19. ^ "Mental health system crying out for help". Green Party of Aotearoa New Zealand. 27 January 2017. Retrieved 10 February 2017.
  20. ^ "Green Party criticises health minister's stance on sugary drinks tax". Stuff. Retrieved 10 February 2017.
  21. ^ "Green MP Julie Ann Genter apologises for criticising Laila Harre, regrets slighting her integrity". The New Zealand Herald. 27 January 2017. Retrieved 27 January 2017.
  22. ^ Nicholas Jones (23 December 2016). "Green Party to contest Mt Albert byelection against Labour candidate Jacinda Ardern". The New Zealand Herald. Retrieved 23 December 2016.
  23. ^ "Green Party decision on Mt Albert by-election" (Press release). New Zealand Labour Party. Scoop (website). 23 December 2016. Retrieved 23 December 2016.
  24. ^ "Green Party to stand against Labour in Mt Albert by-election". stuff.co.nz. 23 December 2016. Retrieved 23 December 2016.
  25. ^ Jones, Nicholas (12 January 2017). "Mt Albert byelection: It's Jacinda Ardern v Julie Anne Genter". The New Zealand Herald. Retrieved 12 January 2017.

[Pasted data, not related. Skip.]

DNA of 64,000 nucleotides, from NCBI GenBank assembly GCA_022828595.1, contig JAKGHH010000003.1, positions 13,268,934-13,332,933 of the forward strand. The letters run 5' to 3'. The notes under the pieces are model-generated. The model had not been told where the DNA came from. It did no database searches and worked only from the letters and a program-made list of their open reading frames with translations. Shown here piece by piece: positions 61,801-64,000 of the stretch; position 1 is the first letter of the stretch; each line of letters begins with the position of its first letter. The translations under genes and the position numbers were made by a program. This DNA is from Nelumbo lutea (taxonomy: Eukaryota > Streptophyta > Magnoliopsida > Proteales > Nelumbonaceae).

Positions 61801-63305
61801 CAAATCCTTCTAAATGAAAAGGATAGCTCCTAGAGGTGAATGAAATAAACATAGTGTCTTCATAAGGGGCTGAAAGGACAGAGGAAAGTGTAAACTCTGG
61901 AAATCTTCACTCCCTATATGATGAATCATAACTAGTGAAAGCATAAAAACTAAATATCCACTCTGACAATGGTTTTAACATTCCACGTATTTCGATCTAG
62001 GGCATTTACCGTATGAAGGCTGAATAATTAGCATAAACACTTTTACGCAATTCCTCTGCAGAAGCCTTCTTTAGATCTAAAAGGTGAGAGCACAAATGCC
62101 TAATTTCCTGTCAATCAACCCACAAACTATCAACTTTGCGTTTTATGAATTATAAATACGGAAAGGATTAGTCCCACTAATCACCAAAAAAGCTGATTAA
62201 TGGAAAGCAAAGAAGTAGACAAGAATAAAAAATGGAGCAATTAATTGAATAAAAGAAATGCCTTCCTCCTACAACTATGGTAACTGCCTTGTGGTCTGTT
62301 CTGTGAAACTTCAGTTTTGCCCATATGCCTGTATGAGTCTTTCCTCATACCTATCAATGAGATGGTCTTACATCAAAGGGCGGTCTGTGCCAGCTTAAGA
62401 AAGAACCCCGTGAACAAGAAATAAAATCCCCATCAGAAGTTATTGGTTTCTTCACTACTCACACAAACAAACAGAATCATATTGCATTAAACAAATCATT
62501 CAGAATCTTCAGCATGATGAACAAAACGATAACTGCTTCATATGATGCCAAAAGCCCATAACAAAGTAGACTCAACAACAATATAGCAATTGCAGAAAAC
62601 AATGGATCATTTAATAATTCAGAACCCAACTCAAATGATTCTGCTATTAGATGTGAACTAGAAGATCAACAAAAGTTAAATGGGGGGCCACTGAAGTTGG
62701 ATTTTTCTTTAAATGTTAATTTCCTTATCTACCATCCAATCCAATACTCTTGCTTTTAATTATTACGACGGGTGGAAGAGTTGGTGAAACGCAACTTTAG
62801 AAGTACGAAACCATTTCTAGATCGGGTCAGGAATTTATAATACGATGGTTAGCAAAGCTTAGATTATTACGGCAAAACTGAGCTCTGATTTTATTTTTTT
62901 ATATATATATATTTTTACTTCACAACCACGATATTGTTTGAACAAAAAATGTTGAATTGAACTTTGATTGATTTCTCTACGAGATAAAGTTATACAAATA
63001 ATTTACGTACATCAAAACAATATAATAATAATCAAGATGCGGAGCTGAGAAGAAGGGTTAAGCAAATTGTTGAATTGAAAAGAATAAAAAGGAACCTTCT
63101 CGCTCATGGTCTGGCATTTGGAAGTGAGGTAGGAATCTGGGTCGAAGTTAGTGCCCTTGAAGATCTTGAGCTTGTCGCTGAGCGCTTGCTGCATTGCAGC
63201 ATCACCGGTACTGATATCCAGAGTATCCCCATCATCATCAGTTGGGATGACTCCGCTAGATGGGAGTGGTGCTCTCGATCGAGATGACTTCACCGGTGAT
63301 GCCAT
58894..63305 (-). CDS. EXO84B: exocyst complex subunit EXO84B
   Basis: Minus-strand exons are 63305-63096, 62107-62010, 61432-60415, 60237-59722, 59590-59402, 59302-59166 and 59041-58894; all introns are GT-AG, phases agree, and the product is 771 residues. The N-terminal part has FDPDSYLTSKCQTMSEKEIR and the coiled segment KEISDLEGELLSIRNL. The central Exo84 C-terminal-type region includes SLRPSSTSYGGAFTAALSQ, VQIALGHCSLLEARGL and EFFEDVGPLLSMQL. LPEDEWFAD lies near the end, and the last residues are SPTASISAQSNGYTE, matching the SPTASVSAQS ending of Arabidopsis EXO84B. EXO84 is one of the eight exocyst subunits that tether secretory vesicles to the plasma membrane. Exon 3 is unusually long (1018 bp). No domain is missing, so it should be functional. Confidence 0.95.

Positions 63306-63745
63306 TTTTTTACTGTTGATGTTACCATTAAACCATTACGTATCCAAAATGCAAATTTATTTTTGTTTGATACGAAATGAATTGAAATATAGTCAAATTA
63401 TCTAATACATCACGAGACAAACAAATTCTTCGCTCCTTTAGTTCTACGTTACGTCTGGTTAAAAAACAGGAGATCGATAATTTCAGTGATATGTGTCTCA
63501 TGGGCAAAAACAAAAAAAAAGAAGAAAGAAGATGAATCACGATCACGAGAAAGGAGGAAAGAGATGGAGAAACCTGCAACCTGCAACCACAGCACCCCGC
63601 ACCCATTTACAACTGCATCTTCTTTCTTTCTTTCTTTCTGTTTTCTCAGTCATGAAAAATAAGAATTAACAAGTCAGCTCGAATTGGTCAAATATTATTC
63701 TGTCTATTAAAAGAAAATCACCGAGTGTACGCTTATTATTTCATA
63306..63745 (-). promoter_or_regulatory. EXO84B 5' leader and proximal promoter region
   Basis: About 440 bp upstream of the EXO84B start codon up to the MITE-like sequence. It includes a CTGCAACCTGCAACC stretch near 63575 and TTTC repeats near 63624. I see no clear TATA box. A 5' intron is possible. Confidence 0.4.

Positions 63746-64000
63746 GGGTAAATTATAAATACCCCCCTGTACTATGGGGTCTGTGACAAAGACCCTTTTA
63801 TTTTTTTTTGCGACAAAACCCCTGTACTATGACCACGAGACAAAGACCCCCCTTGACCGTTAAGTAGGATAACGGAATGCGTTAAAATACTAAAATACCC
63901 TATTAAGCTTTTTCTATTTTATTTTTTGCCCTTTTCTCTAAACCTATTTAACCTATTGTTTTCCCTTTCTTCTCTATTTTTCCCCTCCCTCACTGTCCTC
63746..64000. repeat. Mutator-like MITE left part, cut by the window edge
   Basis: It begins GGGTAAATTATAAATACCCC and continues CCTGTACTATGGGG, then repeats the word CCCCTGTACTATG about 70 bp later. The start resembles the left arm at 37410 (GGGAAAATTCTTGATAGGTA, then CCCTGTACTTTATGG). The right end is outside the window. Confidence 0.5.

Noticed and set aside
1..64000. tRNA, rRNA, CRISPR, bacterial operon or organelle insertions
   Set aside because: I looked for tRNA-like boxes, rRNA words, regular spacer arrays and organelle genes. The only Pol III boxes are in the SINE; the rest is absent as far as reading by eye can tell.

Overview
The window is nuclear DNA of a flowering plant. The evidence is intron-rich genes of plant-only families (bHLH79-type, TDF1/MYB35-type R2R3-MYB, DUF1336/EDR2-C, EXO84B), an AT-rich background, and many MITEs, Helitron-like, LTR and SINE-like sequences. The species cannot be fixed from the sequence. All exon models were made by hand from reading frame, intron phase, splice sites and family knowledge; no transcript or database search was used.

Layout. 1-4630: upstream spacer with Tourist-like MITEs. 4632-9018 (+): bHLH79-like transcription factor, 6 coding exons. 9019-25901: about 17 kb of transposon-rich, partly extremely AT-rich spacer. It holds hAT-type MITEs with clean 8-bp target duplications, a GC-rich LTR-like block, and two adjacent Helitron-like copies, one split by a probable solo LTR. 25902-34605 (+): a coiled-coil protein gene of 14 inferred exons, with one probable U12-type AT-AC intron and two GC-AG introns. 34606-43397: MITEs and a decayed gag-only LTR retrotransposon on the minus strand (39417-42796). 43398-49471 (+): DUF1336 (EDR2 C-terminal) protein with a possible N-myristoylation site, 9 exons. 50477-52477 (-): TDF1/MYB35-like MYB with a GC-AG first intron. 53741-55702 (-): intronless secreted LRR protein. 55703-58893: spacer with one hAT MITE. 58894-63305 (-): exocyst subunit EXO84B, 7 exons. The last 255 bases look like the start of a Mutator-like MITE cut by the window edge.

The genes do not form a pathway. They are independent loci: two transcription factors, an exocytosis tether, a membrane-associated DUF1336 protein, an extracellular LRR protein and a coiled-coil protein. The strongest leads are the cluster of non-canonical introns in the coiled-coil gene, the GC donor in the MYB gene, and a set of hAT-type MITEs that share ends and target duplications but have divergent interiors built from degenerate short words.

26. ^ "Mt Albert - Official Result". Electoral Commission. 12 August 2020. Archived from the original on 12 August 2020. Retrieved 11 November 2020.
  27. ^ Small, Vernon (7 July 2017). "Senior Green MP says she rebuffed TOP party call for her to jump ship". Stuff.co.nz. Retrieved 5 September 2017.
  28. ^ "2017 General Election – Official Result Successful Candidates". Electoral Commission. Retrieved 26 October 2017.
  29. ^ "Ministerial List". Department of the Prime Minister and Cabinet. Retrieved 26 October 2017.
  30. ^ Roy, Eleanor Ainge (26 October 2017). "Jacinda Ardern sworn in as New Zealand PM, promising 'empathetic' government". The Guardian. Retrieved 3 February 2018.